Kaytea Petro, ’92: Protest Artist & Marketing Director, McRoskey Mattress Co.

Jenny Soong, ’99: Ecologist

Alexandra Suich, ’00: U.S. Technology Editor, The Economist

Giselle Talkoff, ’95: Police Officer, SFPD

Vera Chan Waller, ’88: Owner, Yank Sing Restaurant

 

Earth Day: The Future of Food

Last Friday we celebrated Earth Day with a myriad of activities that engaged and educated students. In the build up to Earth Day we explored The Future of Food through conversations, videos, and a hands on project that measured how much food is wasted each day at Hamlin.

We investigated the following questions (among others): How is our food made and how far does it travel? Why are we wasting so much food? Why doesn’t everyone have access to healthy food? What can we do with excess and imperfect food? How can we help those who can’t afford food?

The following array of events took place:

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Hamlin 7th Graders to Launch Experiments into Space

Cubes in Space™ a program by idoodledu inc., in collaboration with NASA’s Langley Research Center, NASA’s Wallops Flight Facility and Colorado Space Grant Consortium, offers global design competitions for students 11-18 years of age to develop STEAM-based experiments for launch into space.

Used in formal or informal learning environments, students and educators are exposed to engaging online content and activities in preparation for the design and development of an experiment to be integrated into a small cube. Throughout the experience, students develop key 21st century skills; communication, collaboration, critical thinking and creativity.

Since 2014, Cubes in Space has flown nearly 400 experiments representing 1500 educators and over 20,000 students from 57 different countries. This year nearly 600 educators and thousands of students from 39 countries participated and proposed experiments for placement on a NASA sounding rocket or high-altitude scientific balloon mission.  A total of 160 experiments were selected and were designed by students from Australia, Austria, Canada, Colombia, Ecuador, India, Mexico, Serbia, the United Arab Emirates, Uruguay, the and the United States of America.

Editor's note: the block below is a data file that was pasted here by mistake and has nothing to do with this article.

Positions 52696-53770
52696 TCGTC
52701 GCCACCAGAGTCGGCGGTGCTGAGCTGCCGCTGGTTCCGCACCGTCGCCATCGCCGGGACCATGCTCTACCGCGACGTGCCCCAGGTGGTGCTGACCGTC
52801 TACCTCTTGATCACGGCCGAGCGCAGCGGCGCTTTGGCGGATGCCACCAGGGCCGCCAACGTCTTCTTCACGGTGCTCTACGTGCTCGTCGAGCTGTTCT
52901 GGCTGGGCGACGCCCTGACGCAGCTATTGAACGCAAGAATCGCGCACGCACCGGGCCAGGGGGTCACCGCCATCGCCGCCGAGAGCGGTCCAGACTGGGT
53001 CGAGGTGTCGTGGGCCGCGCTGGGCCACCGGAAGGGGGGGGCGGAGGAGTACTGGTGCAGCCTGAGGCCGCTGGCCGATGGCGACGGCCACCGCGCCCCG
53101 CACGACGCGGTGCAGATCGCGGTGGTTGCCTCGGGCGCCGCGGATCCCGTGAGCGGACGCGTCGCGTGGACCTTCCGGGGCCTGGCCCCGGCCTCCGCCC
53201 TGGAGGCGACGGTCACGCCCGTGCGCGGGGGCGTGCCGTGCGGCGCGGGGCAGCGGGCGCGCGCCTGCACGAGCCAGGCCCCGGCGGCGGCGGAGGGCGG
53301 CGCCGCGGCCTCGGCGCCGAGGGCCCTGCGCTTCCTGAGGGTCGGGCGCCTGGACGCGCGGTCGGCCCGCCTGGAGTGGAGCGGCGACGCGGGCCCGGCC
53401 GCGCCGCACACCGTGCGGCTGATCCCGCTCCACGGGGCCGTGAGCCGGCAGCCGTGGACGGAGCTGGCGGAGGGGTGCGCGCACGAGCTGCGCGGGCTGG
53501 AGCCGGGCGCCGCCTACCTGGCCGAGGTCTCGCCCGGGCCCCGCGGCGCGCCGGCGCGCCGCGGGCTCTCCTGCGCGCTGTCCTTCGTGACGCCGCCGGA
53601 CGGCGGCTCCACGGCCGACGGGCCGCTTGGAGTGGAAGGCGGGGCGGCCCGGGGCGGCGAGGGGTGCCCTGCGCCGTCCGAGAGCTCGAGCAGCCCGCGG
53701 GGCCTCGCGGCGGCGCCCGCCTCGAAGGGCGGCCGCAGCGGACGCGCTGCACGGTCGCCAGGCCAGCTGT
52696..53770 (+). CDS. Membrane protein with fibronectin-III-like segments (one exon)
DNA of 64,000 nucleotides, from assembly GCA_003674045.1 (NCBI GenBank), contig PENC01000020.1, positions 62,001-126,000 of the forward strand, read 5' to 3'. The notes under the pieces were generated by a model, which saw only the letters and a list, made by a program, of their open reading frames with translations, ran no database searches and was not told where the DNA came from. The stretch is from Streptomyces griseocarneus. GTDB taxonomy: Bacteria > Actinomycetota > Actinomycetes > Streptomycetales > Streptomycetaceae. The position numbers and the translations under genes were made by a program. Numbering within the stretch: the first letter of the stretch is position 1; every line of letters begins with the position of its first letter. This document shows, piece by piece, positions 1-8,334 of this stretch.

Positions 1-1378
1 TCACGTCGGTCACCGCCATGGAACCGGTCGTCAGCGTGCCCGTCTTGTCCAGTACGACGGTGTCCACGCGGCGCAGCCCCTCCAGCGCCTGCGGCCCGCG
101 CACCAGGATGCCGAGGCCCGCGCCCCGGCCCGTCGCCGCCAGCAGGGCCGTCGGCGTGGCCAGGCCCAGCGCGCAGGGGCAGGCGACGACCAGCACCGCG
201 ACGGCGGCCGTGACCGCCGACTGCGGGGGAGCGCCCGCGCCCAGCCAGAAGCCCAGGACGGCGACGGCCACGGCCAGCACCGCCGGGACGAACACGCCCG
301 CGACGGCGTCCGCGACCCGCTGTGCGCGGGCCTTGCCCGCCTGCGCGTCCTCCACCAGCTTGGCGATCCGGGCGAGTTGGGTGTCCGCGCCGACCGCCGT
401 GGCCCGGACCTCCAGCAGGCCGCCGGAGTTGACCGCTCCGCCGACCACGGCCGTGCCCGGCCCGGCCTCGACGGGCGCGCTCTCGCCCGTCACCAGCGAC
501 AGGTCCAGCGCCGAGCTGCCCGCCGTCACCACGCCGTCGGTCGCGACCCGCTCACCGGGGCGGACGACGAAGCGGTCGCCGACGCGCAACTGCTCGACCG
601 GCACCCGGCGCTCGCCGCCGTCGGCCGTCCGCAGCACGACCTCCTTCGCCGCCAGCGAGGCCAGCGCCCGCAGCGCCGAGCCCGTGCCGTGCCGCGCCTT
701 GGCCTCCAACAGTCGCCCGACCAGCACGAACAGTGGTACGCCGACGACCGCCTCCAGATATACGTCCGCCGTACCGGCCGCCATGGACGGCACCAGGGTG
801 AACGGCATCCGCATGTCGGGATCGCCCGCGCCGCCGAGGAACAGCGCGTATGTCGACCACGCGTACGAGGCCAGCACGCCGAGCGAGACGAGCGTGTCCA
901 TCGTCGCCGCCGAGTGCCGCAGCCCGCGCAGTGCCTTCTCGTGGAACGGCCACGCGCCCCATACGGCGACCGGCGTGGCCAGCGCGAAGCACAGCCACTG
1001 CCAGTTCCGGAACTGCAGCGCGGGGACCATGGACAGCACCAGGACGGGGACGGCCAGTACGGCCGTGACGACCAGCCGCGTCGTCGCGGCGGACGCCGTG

The experiments will be launched via sounding rocket in late June 2017 from NASA Wallops Flight Facility on the Eastern Shore of Virginia or by high-altitude scientific balloon in late summer 2017 from NASA’s Columbia Scientific Balloon Facility in Ft. Sumner, New Mexico.

The following Hamlin student experiments will be launched this summer:

Maya W. and Sofia I. “Graphene Filament Voltage in Stratosphere versus on Earth”
They are looking at using a special carbon 3-D printing filament that is electrically conductive. The girls want to test the affects of the filament in space to see if it could be used as an electrical wire on Mars for possible colonization, since Mars has a lot of carbon as a building material source.

Della W. and Annie S. “How do high levels of UV-A/UV-B rays affect the efficiency of protective sunglass lenses?” They are looking at how polarized and regular sunglasses protect against UV rays with the higher UV intensity of space. Higher intensities are seen in different areas of the Earth, day to day while flying in an airplane and often from human interaction or after a global event such as a tsunami. Pollution or a tsunami can release toxins into the air that affect ozone protection and increase the UV levels.

Special thanks to Hamlin teacher Melissa Alfred, for her guidance with this important work.

For more information about Cubes in Space, please visit: http://www.cubesinspace.com/

 

Thrive Global Interviews Wanda Holland Greene

Read the article here: https://journal.thriveglobal.com/wanda-holland-greene-on-reclaiming-her-space-and-sanity-a81f2c2b8b28

 

Hamlin 1st Graders Interview Local Businesses

First graders have been studying neighborhoods and community. As part of their work they have been conducting insightful interviews.

Click here to listen to the interviews: https://sites.google.com/hamlin.org/neighborhood-interviews/home

Click here to learn more about the 1st grade community project work: http://pubs.hamlin.org/blog/2016/10/28/hamlin-1st-graders-explore-community/